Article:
Can states save us from sequester doom?March 5, 2013: 9:45 AM ET
Just as $85 billion worth of sequester cuts kick in, some states are seeing budget surpluses for the first time in years.
FORTUNE -- This week, Congress began focusing on a March 27 deadline to adopt a new spending bill or else face a government shutdown. As lawmakers painstakingly negotiate a deal, they may try to scale back the sequester cuts that kicked in on Friday.
The $85 billion worth of cuts are certainly deep, potentially costing the U.S. economy 750,000 jobs (or roughly four months' worth of employment growth). But an unlikely cushion could mitigate such a blow: state governments, says Milton Ezrati, senior economist at Lord Abbettt, a New Jersey-based investment management firm.
Recall when the housing market went bust in 2007. Several states suffered tremendous budget problems as tax revenues plummeted. State and local budgets are still fragile, but an improving economy has modestly raised tax revenues at an annual rate of more than 2% during the past year through September (the most recent month for which complete data exists), according to a report by Ezrati.
For the first time in years, states hardest hit by the Great Recession are seeing budget surpluses just as funding from Washington shrinks.
Following major spending cuts and big tax increases approved by voters, California expects to take in $2.4 billion more in revenue than it will spend this fiscal year. Wisconsin could see a budget surplus of up to $484 million. Texas' financial picture is not nearly as dire as it was two years ago; as of January, it had an estimated $8.8 billion budget surplus, helped by increased revenues from sales taxes, as well as oil and natural gas production.
And for the first time in six years, Florida lawmakers aren't calling for spending cuts. Working with a modest budget surplus, Gov. Rick Scott has proposed a $74.2 billion budget that includes an across-the-board pay raise for teachers as well as bonuses for state workers.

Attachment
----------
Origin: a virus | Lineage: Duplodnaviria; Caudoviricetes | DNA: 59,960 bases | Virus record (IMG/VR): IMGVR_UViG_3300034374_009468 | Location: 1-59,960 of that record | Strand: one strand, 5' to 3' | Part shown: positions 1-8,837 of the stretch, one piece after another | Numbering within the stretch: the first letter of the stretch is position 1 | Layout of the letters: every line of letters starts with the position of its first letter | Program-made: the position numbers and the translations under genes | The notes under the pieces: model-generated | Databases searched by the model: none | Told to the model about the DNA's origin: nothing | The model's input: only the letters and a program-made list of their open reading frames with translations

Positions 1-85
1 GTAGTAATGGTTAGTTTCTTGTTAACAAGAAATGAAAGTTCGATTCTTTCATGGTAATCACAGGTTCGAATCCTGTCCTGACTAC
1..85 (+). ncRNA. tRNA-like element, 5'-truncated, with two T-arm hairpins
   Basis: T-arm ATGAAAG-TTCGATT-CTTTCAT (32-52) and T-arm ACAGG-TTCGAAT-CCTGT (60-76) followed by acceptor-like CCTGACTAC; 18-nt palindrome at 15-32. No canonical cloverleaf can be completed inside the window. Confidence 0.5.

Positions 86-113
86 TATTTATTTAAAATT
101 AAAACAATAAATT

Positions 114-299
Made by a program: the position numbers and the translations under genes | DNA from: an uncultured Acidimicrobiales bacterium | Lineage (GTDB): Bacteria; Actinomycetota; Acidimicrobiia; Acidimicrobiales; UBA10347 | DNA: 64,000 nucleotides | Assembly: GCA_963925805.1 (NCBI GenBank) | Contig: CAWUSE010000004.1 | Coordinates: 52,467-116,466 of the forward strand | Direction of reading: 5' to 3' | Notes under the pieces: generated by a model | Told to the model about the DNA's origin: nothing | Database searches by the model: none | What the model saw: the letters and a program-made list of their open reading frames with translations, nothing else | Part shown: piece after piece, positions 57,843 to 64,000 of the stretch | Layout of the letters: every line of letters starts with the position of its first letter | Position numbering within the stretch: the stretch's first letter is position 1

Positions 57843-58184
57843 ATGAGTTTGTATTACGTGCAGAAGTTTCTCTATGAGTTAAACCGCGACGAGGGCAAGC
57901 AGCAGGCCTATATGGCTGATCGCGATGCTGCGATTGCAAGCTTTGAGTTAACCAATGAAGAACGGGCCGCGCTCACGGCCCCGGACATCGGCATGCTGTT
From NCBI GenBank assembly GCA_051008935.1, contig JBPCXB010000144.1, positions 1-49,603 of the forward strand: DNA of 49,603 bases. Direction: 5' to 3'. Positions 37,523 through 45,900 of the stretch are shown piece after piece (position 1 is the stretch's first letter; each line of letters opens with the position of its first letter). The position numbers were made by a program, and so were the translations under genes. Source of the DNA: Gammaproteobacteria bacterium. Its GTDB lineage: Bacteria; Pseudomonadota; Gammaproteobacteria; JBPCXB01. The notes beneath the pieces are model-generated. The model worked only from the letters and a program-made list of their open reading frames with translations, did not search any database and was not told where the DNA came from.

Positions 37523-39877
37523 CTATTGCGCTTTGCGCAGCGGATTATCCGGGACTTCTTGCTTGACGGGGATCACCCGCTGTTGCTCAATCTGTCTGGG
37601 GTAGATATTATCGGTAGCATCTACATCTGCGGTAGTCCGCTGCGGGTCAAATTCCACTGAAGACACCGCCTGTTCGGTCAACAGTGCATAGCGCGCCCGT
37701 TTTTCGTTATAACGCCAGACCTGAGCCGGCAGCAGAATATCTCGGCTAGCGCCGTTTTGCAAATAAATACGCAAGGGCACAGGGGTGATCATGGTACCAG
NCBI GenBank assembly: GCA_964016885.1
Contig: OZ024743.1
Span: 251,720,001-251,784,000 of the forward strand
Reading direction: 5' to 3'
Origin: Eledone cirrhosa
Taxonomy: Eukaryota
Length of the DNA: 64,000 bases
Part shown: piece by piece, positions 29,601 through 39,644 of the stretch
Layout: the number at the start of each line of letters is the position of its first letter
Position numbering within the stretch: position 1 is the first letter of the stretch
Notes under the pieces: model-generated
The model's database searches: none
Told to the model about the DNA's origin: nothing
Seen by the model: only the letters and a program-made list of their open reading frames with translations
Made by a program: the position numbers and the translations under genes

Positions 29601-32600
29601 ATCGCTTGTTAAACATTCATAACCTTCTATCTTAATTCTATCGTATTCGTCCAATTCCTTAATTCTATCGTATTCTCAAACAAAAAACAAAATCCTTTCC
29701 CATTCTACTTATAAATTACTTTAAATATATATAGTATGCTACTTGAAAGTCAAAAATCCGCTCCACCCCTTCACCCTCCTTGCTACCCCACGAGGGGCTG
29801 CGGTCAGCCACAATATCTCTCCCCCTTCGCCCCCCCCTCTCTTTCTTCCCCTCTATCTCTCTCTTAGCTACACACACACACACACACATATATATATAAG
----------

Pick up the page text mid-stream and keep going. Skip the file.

To be sure, it will be difficult for some states to escape the sequester's wrath. The New York Times has compiled a list quantifying its impacts. Virginia, heavily made up of Defense Department workers, will be among the hardest hit with nearly 90,000 workers facing furloughs.
During the budget talks, lawmakers from such states will almost certainly try to slim down the sequester cuts. But even if they're unsuccessful, the cuts aren't expected to cause much of an economic shock, experts have said.
In his report, Ezrati put it this way: "It will be the same old drag."
This isn't necessarily a good thing. Without the sequester, there would be far fewer layoffs and furloughs. And the economy would probably grow faster. The budget cuts will likely prolong the steady decline in government spending we've seen for the past few years.
Between early 2009 and mid-2010, federal government spending shot up to an annual growth rate of 6.3% thanks largely to President Obama's multi-billion dollar stimulus package. As funds dried out, spending fell 4.5% in 2011 and almost 3% in 2012. A similar story played out across state and local governments, where the trickling down of federal funds helped raise spending on public salaries, services and the like by an annual rate of 4.6% through mid-2009. By 2010, however, spending fell by 3.5%. It dropped 2.5% in 2011 and nearly 1% in 2012.
Nationwide, the sequester could cut funding to state programs by $5.8 billion, according to the National Conference of State Legislators. That's not something to yawn at, but it could be far worse if states like Florida and California weren't seeing a brighter financial picture today.
Maybe it's time for Congress look to their home states for some financial advice.